CDC Chief Resigns After Her Purchase of Tobacco Stocks Is Revealed

She also held pharmaceutical stocks during her tenure that posed a conflict of interest.

Associated Press

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The head of the Centers for Disease Control and Prevention resigned Wednesday morning after an investigation revealed that she had bought tobacco stocks shortly after assuming a job that put her in charge of promoting health across the country. 

Brenda Fitzgerald, who has led the CDC under President Donald Trump for the past six months, resigned because “certain complex financial interests that have imposed a broad recusal limiting her ability to complete all of her duties as the CDC Director,” Department of Health and Human Services spokesman Matt Lloyd said in a statement on Wednesday. Fitzgerald “could not divest from them in a definitive time period,” Lloyd said.

Fitzgerald’s resignation came a day after a Politico investigation revealed that about a month into her tenure as CDC chief, Fitzgerald bought stock in Japan Tobacco, a major player in the cigarette industry. A day later, she visited the CDC research center devoted to helping Americans quit smoking. Politico reported that in her former role as Georgia’s health commissioner, Fitzgerald spearheaded a campaign to end tobacco use—while holding stocks in tobacco companies. (Georgia ethics rules allow this.)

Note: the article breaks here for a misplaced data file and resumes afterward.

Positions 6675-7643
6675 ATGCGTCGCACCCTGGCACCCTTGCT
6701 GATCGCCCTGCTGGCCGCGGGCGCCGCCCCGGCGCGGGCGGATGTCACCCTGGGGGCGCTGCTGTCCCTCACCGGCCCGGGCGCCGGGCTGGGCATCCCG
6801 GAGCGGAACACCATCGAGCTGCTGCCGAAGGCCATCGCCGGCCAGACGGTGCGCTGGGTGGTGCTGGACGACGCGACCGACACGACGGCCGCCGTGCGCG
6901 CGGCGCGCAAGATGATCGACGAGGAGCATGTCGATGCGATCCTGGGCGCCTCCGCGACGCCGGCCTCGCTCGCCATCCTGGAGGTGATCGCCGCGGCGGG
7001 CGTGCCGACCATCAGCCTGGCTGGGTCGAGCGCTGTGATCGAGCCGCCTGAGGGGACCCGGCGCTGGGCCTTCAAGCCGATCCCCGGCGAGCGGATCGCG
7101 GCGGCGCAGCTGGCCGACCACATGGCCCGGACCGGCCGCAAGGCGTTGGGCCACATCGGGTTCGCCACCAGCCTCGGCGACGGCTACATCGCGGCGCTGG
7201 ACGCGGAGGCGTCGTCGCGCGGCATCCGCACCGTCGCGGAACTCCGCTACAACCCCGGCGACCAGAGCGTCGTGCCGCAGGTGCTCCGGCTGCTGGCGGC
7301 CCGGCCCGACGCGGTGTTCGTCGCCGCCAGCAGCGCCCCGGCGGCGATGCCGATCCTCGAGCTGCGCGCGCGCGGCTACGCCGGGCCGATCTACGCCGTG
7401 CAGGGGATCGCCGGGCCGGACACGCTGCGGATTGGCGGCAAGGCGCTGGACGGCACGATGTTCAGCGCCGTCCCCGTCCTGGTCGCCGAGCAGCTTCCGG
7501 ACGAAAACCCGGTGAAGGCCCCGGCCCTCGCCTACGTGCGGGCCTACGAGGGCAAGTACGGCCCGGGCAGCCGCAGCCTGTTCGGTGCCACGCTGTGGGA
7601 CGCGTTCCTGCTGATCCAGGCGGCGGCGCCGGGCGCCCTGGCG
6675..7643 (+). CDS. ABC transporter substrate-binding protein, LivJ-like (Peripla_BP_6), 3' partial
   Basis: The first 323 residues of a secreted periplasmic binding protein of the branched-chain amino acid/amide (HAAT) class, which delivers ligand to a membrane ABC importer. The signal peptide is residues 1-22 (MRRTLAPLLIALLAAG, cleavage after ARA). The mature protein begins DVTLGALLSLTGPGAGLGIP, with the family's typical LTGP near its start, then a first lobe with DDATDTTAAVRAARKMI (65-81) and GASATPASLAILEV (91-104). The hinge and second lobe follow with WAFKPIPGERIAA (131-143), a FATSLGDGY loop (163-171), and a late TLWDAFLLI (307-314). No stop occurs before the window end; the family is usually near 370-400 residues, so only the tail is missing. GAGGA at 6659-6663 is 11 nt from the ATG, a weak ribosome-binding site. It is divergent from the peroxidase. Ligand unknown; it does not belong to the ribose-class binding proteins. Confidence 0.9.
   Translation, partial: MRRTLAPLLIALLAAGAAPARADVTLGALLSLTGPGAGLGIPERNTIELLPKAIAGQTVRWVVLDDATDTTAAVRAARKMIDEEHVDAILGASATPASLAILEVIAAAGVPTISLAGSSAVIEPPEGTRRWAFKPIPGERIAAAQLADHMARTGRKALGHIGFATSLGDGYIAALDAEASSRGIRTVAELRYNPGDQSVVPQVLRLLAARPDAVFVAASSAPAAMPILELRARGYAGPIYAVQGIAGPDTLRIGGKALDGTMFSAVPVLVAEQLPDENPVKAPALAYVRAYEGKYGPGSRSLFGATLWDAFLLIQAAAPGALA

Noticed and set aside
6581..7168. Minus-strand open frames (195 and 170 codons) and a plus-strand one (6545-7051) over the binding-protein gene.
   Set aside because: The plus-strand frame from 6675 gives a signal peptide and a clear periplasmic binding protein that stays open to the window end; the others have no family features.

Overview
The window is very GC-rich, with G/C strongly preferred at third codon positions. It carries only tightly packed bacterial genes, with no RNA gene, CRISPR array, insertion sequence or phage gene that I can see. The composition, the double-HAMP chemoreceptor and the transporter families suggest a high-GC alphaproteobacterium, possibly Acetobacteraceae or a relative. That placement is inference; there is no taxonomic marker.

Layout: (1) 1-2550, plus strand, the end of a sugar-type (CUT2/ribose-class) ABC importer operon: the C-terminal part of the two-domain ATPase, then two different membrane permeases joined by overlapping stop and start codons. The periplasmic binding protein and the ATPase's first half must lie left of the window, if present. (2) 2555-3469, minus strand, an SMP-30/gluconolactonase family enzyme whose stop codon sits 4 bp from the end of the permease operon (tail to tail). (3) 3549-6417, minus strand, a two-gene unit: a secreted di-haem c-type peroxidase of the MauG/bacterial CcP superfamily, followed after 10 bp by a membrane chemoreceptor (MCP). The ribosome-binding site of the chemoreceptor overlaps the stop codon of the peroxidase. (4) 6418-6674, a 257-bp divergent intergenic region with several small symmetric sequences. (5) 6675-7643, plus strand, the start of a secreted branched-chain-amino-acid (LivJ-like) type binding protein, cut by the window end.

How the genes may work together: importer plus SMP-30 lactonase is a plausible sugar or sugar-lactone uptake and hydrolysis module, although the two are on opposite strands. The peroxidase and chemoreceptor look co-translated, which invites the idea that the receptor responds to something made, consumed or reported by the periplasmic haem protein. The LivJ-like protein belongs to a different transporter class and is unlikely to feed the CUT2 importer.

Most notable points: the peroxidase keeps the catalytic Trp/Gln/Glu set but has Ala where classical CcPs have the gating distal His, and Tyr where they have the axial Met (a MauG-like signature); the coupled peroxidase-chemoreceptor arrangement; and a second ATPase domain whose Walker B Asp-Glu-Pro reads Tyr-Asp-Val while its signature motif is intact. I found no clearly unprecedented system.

During her time at the CDC, Fitzgerald also held stock in pharmaceutical companies including Merck and Bayer. Politico notes that those companies were working in areas where the CDC has a vested interest, such as vaccine development and containment of outbreaks.  

This isn’t the first time Fitzgerald’s interests have come under scrutiny. In July, Mother Jones reported on her past private practice as an OB-GYN, when she promoted a controversial anti-aging therapy that the American Congress of Obstetricians and Gynecologists does not support. As Georgia’s public health commissioner, she also partnered with Coca-Cola on a campaign to fight obesity. 

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In “TITLE TK” Monica Bauerlein writes about the perilous moment we’re in, and why it’s so important that we raise $325,000 by the time November’s midterms are decided so we can be ready to throw everything we have at the big issues facing the nation no matter what happens. Please help MoJo’s people-powered journalism with a donation today.

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